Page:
happyluke can phong vui ve_tỉ lệ kèo bóng đá hôm nay_game bài đổi thưởng uy tín
The various Departments in the Faculty of Social Science each represent a unique avenue of research. The Departments bring some of the most respected researchers to Western University. Lectures from prominent external researchers revitalize our research culture, establish connections with researchers from around the world, and publicize the activities of our Departments across the world.
With support from donors and alumni, we are creating a Social Science Distinguished Lecture series. The series will give our Departments, and the Faculty more generally, the capacity to host leading scholars from distant institutions on a regular basis.
Our goal is that each Department will have at least one distinguished visiting academic deliver a public lecture each year as part of the overall Social Science series. Each lecture series provides students, faculty and staff insight into research and issues in their respective disciplines.
When possible, we will also live stream the lectures, available on tylebongda our live stream page.
States of Fear: How the Quest for Security has Eroded Democracy
Presented by Elaine Taylor May, Regents Professor of American Studies and History, and Chair of the Department of History, at the University of Minnesota
Oct 2nd: Sex, Women, and the Bomb: Cold War Domesticity
Oct 3rd:The Quest for Security: Fear and its Consequences
Oct 4th: The 21st Century: The Aftermath of September 11, 2001
Elaine Tyler May is Regents Professor of American Studies and History, and Chair of the Department of History, at the University of Minnesota.
She is past president of the Organization of American Historians, and past president of the American Studies Association. Her books include Fortress America: How We Embraced Fear and Abandoned Democracy (2017); America and the Pill: A History of Promise, Peril, and Liberation (2010); Homeward Bound: American Families in the Cold War Era (1988, newest edition 2017); Barren in the Promised Land: Childless Americans and the Pursuit of Happiness (1997); Pushing the Limits: American Women, 1940-1961 (1996); and Great Expectations: Marriage and Divorce in Post-Victorian America (1980). She has written for the New York Times, the Los Angeles Times, Ms., Daily Beast, the Chronicle of Higher Education, and the Minneapolis Star Tribune, among others. She is a recent recipient of fellowships from the National Endowment for the Humanities and the Guggenheim Foundation.
Department of Sociology
Presented by Paula England, Professor of Sociology, New York University
Established in 2016, the goal of the Balakrishnan Distinguished Lecture in Population Dynamics and Inequality, to enhance the excellence in the Department of Sociology in Population Dynamics and Inequality and to give visibility for the University in this area in the academic world. The lecture series is made possible due to the support of Professor Emeritus T.R. Balakrishnan and Lois F. Leatham.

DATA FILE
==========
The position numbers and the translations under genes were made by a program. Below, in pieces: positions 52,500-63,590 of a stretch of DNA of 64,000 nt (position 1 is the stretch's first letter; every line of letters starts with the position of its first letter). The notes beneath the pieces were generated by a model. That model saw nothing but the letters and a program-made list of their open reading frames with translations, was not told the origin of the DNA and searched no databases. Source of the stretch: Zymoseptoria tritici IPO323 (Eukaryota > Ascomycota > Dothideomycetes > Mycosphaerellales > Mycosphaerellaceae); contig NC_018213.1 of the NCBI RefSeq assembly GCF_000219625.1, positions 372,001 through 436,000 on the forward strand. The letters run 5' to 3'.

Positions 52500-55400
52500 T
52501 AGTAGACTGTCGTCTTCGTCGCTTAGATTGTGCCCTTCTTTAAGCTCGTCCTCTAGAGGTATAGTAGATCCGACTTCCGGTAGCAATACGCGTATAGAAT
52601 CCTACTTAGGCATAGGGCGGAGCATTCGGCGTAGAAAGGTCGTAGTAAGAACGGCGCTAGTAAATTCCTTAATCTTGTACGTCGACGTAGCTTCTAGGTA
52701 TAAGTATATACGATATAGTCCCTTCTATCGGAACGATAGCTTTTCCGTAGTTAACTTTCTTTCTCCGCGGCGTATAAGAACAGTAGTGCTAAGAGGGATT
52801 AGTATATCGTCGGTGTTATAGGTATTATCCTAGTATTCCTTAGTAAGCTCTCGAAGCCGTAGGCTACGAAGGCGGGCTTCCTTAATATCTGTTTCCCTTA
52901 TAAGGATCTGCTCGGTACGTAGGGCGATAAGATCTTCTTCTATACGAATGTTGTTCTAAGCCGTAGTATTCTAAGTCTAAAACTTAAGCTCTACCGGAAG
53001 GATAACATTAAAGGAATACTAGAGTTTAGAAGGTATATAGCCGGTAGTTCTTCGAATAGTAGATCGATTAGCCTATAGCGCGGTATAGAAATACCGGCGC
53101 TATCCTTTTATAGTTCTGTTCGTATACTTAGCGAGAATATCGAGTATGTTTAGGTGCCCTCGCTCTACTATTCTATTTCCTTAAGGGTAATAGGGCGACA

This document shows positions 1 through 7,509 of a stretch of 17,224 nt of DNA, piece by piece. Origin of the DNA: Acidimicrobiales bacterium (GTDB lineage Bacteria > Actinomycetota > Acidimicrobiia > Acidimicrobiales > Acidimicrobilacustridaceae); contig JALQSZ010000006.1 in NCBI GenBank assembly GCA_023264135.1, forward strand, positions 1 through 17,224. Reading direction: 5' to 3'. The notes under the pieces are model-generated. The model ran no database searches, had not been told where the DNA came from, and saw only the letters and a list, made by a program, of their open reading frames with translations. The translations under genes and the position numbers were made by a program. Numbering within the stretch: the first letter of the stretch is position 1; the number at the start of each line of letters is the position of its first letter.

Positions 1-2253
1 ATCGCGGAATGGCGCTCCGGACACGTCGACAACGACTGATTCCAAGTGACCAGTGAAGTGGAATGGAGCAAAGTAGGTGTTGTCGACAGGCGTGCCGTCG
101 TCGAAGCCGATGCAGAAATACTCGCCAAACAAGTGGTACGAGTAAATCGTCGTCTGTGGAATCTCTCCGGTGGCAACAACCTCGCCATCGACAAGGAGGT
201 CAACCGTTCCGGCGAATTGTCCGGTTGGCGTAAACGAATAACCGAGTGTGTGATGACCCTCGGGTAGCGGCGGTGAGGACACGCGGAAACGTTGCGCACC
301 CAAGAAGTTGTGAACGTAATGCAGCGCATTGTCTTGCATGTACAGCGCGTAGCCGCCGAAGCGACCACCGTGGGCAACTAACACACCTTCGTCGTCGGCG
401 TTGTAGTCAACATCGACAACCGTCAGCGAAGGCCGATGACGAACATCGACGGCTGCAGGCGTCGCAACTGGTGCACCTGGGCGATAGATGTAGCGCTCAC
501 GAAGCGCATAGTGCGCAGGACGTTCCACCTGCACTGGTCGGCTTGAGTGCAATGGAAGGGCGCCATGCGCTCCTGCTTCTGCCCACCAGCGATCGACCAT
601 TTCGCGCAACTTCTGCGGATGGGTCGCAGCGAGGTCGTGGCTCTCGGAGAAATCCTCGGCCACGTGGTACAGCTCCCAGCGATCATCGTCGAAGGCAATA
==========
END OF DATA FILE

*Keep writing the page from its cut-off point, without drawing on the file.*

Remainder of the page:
Past speakers were Dr. Michael Hout, Professor of Sociology at New York University and Dr. Douglas Massey, Professor at the School of Public and International Affairs at the University of Princeton.
"Assistance to the Poor in the United States: Growing or Falling?"
A lecture by Dr. Robert Moffitt
Krieger-Eisenhower Professor of Economics, Johns Hopkins University
February 27, 2018 - Regna Darnell Distinguished Lecture Series in Theory, Ethnography and Activism in Anthropology
"Boas Died for our Sins: An Anthropologist Manifesto"
Dr. Joshua Smith, Associate Editor, Franz Boas Papers, Western University
Inaugural Regna Darnell Distinguished Lecture Series in Theory, Ethnography and Activism in Anthropology
Viola Desmond: Her Historic Challenge to Race Segregation in Canada and Her Appearance on our $10 Banknote
Presented by Constance Backhouse, Distinguished University Professor and University Research Chair, Faculty of Law, University of Ottawa
Founded in 2008, The J.J. Talman Lecture Series focuses on Ontario history, Ontario regional collections and innovative uses thereof, or previously unstudied aspects of Canadian history. Reflecting the breadth of Dr. Talman’s career at Western, as a respected historian and Chief Librarian, the lectures are organized annually by a joint committee comprised of representatives from the Department of History and Western Libraries. The J.J. Talman Lecture Series was envisioned and is funded by Raj Jain, Librarian Emerita, and her brother, Dr. Sushil Jain, in gratitude for Dr. Talman’s many personal kindnesses, and to recognize his substantial contribution to Western.
Past speakers include: Carl Benn, Jane Errington, Cecilia Morgan, Peter Neary